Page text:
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Whole exome sequencing


Whole exome sequencing (WES) is a targeted next-generation sequencing method that identifies all protein-coding genes (exons) in the genome. These regions contain most large genetic variants and single nucleotide polymorphisms (SNPs) associated with human disease. By enriching for exons, you can focus on genomic regions relevant to your specific area of research.

What is whole exome sequencing?

Whole exome sequencing (WES) is the approach used to sequence only the protein-coding regions of the human genome. Because protein-coding exons only comprise about 1% of the genome, targeting exons—while conversely excluding other regions―can lower both the cost and time of sequencing. Surprisingly, and in contrast to their small size contribution to the genome, exons contain 85% of disease-associated variants, making this level of sequencing compelling for disease research studies.

Primarily, WES is performed using hybridization capture, a technique that uses 5′ biotin-modified oligonucleotide probes to “capture” the regions of interest for sequencing.

Probes can also be positioned to overcome challenging motifs, such as repetitive sequences. Using probes in this manner maximizes the number of protein-coding regions that can be effectively captured.

Whole exome sequencing workflow

WES is a type of targeted next-generation sequencing (NGS). As with all NGS protocols, sequencing libraries must be prepared with genetic material from the sample of interest. Then, target enrichment captures the exomes of interest before sequencing.

Whole genome sequencing (WGS) vs. Whole exome sequencing (WES)

Whole genome sequencing (WGS) is used to determine the order of every single nucleotide in an individual’s genome. This is a powerful way to uncover genomic variation, including disease-associated mutations. However, sequencing entire genomes remains expensive.

Of the roughly 3 billion base pairs in the human genome, just 1–2% are translated into functional proteins. The areas of the genome that encode functional proteins are called exons. Sequencing only exons (whole exome sequencing; WES) is cheaper and faster than sequencing the entire genome.

Whether you choose to perform WGS or WES will depend on a number of factors. Key differences between the two workflows include:

  • Search depth. Whole genome sequencing captures variation in any area of the genome, including non-coding regions. If there is a chance the disease you are studying is associated with such variation, WGS is the better option or alternatively, a customized exome panel can be utilized.
  • Sequencing depth. Since such a smaller percentage of the genome is sequenced through WES, a deeper sequencing coverage of regions of interest (ROIs) can be achieved. This is important for researchers requiring comprehensive coverage of single-nucleotide variants (SNVs) and indels―common in population genetics, with genetic diseases, and cancer genetics research.
  • Reagents. WGS requires more sequencing reagents than WES, but WES requires additional preparation reagents (probes) and extra protocol steps (hybridization).
  • Cost. WES is cheaper and faster than WGS.
  • Data analysis. WGS produces large datasets that are more complex to analyze in comparison to WES datasets. Such datasets often need sophisticated bioinformatics expertise.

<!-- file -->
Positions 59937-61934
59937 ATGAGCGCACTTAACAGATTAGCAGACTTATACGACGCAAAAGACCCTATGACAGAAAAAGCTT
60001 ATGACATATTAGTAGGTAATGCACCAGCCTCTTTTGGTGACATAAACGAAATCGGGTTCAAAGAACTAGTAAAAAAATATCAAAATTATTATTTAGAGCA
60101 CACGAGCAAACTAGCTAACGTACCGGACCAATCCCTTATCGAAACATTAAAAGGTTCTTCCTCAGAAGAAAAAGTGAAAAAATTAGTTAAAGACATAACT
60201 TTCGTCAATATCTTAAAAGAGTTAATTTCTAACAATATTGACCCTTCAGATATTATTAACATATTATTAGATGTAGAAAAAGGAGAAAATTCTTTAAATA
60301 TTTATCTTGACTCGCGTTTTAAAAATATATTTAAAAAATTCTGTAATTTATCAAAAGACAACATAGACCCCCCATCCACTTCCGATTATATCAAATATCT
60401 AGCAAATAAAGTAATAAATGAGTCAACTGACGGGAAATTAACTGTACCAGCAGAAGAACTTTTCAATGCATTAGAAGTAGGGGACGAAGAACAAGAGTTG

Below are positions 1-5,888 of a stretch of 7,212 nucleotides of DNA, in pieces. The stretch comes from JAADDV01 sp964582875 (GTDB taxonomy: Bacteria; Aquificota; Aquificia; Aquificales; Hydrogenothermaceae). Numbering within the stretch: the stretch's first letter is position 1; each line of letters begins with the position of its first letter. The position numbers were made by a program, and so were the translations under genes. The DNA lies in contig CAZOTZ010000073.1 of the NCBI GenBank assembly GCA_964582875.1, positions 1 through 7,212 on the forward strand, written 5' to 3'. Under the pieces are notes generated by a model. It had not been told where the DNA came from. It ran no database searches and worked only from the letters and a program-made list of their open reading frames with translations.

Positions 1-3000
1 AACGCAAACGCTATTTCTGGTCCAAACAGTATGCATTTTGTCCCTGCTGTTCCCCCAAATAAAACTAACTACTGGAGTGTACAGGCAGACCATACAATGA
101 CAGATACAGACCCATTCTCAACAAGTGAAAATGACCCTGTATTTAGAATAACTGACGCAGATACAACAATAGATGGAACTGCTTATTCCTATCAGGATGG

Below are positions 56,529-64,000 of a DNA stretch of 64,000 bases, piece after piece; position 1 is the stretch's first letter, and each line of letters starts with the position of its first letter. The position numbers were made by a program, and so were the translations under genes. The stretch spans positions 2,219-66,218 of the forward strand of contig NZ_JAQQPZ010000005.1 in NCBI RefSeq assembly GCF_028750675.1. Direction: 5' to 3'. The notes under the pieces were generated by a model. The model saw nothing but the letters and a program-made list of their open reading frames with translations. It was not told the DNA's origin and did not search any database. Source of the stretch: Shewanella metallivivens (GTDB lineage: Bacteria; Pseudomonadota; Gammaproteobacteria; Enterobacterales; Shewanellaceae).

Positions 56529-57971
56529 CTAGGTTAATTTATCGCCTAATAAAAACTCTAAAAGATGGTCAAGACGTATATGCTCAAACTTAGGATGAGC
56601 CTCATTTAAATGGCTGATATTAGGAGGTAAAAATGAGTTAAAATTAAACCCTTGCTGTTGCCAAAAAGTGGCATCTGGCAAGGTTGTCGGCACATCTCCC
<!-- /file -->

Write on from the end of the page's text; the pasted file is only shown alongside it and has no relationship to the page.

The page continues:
Applications of whole exome sequencing

WES is a practical method for mapping rare variants to elucidate complex disorders [1]. It is also a feasible option for population genetics and discovery science, or data mining, when searching for associations or linking genes to phenotypes [2]. WES is particularly useful in oncology research.

Benefits of whole exome sequencing

Using NGS technology gives researchers more comprehensive data and more discovery power than can be achieved through PCR. Since WES is targeted sequencing, it results in a more manageable data output (~5 Gb) for genotyping applications than whole genome sequencing (~90 Gb). WES provides a lower cost with faster analysis time than WGS.


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xGen Exome Research Panel v2 white paper

Learn how our large-scale production platform, using PCR-free synthesis, provides a unique advantage over array-based platforms by delivering consistent exome panel performance over time.

The IDT advantage

The xGen™ Exome Hyb Panel v2 consists of 5′ biotin–modified oligonucleotide probes that are individually synthesized and individually analyzed by electrospray ionization mass spectrometry (ESI-MS) and optical density (OD) measurement. Individual probes are made in large lots, then aliquoted. The probes are also normalized before pooling to ensure that each probe is represented in the panel at the correct concentration. Probes that fail quality control are resynthesized.

This rigorous manufacturing process gives the xGen Exome Hyb Panel v2 a unique advantage over array-derived pools where missing or truncated probes cannot be identified before sequencing. With our proprietary synthesis methods, even probes with high GC and AT content are appropriately represented in the panel.

Get started with whole exome sequencing

Are you working in an area that would benefit from whole exome sequencing? See how we can help you easily improve your workflows and results.



  1. Williams HJ, Hurst JR, et al. (2016) The use of whole-exome sequencing to disentangle complex phenotypes Eur J Hum Genet 24(2):298–301.
  2. Bamshad MJ, Ng SB, et al. (2011) Exome sequencing as a tool for Mendelian disease gene discovery. Nat Rev Genet 12(11):745–755.